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Ai Weiwei’s ‘Human flow’ Documentary Review: Arguing For More Humanity In The Current Global Migration Crisis

“You have to understand, no one puts their children in a boat unless the water is safer than the land”. This quote was taken from a 2015 poem by Somali-British writer Warsan Shire, it resonates strongly at the moment, particularly with Ai WeiWei’s new documentary, ‘Human Flow’. The movie, shown by The Gulbenkian on Sunday 28th January, is the first long feature film directed and co-produced by Weiwei, a well-known Chinese artist and activist.

There are many ways in which Human Flow is soul-stirring. First of all, the cinematography, filmed across 23 countries, is spectacular. Using drone technology, and his own iPhone, Weiwei captures the gigantic dimension of the migration crisis, and at the same time, the very individual character of it; each refugee’s story is different. The juxtaposition of wide landscapes, with people appearing like ants, and personal interviews with migrants is jarring to viewers who might feel the migration crisis is a distant issue.

On the whole, ‘Human Flow’ is a documentary about humanity and the importance of it, while asking questions like: what makes us human? What unites us across the world? Often it turns out to be the most fundamental things. Being able to contact loved ones, or to have a place to rest. Simple things that refugees are often deprived of. Ultimately, the movie is a consideration of the dangers of ignoring our humanity. The film points out the hypocrisy of Europe: why some can own passports, while others can’t. It’s the coldness and absurdity of borders. Weiwei films many scenes in Eastern Europe where border policy has become far more strict in recent years.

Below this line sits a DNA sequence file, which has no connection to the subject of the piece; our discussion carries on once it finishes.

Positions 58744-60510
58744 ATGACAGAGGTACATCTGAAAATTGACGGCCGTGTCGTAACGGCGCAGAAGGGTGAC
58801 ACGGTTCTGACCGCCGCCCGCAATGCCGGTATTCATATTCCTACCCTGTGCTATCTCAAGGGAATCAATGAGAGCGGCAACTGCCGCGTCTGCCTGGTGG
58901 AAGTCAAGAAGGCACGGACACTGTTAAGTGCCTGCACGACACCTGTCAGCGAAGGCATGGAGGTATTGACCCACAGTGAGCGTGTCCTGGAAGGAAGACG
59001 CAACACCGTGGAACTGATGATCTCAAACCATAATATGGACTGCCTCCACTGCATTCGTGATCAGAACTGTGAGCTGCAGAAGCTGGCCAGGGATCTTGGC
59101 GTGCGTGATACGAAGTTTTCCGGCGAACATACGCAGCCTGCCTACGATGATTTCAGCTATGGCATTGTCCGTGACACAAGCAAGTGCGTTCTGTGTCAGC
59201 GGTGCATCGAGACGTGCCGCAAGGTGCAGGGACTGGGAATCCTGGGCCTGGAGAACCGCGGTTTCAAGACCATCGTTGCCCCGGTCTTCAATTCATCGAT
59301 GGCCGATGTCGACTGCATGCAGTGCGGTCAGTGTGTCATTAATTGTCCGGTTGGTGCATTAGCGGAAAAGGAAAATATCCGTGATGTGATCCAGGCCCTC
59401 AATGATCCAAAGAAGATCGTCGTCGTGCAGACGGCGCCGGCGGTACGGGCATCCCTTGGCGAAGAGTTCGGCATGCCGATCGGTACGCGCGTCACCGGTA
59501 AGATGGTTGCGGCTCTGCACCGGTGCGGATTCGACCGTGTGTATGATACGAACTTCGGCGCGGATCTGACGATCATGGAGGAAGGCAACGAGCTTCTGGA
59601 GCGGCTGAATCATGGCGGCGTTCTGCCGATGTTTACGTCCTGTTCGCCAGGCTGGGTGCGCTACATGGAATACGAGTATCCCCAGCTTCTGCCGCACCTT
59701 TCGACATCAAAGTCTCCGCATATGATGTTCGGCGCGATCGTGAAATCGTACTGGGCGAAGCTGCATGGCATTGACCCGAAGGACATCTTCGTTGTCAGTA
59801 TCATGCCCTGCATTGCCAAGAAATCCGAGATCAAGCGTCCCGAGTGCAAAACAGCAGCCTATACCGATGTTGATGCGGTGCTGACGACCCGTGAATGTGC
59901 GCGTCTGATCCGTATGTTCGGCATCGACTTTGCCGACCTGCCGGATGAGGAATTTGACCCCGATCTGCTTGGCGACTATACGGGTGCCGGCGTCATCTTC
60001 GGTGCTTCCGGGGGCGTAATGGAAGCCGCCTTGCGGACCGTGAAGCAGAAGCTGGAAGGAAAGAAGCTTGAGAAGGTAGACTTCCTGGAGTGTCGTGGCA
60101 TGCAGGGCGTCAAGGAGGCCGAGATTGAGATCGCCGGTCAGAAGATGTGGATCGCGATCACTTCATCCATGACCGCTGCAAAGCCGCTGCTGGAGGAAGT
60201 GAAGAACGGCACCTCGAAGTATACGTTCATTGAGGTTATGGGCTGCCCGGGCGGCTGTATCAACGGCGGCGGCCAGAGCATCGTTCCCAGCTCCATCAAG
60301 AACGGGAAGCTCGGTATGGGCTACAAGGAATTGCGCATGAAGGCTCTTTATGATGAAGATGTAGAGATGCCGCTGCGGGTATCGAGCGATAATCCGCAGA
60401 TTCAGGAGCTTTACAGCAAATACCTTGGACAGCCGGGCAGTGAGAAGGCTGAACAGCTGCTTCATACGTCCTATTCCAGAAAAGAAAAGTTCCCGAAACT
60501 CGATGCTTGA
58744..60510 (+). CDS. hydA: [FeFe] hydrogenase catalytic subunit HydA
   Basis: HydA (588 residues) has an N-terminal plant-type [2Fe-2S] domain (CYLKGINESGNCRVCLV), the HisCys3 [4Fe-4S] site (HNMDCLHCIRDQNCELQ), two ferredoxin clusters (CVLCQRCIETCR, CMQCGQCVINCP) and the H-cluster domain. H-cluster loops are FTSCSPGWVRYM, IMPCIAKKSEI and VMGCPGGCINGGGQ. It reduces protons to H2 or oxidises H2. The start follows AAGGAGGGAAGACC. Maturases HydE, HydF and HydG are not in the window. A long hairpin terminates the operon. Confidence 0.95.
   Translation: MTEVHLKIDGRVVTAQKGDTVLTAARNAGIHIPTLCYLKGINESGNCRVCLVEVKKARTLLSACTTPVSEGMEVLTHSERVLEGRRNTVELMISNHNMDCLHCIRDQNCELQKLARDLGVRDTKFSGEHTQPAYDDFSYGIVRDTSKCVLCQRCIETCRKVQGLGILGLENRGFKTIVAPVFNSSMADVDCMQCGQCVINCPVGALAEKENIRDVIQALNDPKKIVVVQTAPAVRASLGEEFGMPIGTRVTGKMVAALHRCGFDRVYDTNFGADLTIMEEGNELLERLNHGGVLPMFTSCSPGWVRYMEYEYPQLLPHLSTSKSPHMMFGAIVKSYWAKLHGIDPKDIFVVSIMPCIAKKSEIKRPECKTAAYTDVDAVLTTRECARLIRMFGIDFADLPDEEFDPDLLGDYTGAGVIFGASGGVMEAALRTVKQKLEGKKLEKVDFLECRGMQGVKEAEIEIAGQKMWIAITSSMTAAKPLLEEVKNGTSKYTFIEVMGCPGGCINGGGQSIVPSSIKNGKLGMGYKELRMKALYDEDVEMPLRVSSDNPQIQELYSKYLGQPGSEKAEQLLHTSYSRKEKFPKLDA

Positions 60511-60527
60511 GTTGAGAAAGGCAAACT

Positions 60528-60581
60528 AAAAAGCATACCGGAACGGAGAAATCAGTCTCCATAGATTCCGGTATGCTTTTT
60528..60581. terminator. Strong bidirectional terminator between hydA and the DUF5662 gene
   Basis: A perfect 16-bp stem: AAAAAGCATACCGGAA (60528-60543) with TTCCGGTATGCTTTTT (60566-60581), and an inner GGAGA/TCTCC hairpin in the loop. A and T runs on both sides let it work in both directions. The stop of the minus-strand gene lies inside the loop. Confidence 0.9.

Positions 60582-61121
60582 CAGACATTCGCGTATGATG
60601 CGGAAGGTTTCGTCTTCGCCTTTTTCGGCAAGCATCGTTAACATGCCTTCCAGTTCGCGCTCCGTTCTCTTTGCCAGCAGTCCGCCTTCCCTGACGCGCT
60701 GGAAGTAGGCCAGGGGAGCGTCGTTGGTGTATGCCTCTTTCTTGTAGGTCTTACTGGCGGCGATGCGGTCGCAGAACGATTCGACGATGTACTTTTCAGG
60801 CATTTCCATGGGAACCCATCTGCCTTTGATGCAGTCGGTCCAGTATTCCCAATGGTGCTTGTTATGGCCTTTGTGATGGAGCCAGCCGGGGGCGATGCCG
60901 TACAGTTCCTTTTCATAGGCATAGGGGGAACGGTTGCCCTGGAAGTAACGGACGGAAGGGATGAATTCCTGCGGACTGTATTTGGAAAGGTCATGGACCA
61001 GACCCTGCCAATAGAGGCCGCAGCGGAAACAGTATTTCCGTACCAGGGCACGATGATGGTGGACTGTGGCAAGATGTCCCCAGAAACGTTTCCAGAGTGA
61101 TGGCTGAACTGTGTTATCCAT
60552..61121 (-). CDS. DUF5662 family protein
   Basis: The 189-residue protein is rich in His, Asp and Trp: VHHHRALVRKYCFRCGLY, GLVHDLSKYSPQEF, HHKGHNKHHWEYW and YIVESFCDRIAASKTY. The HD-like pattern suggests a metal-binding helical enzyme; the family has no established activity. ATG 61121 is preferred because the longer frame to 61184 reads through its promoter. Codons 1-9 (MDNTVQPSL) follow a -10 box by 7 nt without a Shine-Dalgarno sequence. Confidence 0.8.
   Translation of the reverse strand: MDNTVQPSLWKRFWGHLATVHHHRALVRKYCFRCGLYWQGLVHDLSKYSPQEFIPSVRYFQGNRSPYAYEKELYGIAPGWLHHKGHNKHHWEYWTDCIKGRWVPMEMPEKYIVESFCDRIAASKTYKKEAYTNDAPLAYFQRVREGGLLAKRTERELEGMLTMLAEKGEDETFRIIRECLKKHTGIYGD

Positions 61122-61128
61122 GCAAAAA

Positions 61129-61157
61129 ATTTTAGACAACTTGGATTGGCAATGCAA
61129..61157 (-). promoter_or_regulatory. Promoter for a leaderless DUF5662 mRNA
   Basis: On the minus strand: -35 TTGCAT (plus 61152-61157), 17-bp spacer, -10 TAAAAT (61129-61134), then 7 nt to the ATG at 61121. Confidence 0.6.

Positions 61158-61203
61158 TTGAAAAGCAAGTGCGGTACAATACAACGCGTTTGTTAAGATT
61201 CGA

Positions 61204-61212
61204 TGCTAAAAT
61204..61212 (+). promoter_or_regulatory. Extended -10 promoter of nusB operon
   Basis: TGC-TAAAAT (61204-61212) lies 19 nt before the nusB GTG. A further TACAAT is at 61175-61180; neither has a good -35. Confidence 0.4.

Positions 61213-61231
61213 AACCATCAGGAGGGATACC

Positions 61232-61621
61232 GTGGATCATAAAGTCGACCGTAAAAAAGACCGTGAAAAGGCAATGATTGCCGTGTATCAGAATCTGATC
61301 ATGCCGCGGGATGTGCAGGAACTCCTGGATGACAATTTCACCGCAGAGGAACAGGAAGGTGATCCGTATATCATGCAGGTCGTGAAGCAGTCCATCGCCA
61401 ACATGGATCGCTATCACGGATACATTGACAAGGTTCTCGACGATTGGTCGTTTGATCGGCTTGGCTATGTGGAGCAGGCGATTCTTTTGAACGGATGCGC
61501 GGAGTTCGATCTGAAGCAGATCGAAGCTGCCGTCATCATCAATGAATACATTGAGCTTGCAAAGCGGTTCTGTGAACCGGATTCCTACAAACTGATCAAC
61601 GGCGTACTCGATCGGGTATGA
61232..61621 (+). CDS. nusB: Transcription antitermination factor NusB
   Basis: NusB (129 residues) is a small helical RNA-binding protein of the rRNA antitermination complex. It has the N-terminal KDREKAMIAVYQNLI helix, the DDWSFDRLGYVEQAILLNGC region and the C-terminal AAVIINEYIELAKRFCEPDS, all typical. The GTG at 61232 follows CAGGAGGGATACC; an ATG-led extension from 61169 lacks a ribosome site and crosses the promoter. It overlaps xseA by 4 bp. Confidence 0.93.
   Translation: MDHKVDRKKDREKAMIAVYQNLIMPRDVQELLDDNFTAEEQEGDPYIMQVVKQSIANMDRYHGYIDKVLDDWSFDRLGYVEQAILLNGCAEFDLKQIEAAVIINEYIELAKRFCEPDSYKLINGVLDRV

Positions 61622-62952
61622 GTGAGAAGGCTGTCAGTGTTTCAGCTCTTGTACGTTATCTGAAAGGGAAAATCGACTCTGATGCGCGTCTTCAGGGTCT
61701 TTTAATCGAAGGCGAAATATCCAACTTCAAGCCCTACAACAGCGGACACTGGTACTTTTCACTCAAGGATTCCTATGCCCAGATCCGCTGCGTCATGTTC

By the end of the documentary the sense that we are all in this together, that the migration crisis is both global and unavoidable. Migration because of war is urgent. Migration because of climate change, and lack of resources is inevitable. Weiwei’s film reminds us that we can’t ignore what is happening any longer. More importantly, the movie shows laughs, love, sadness, fears, and hopes of real people in an era of distant news headlines.

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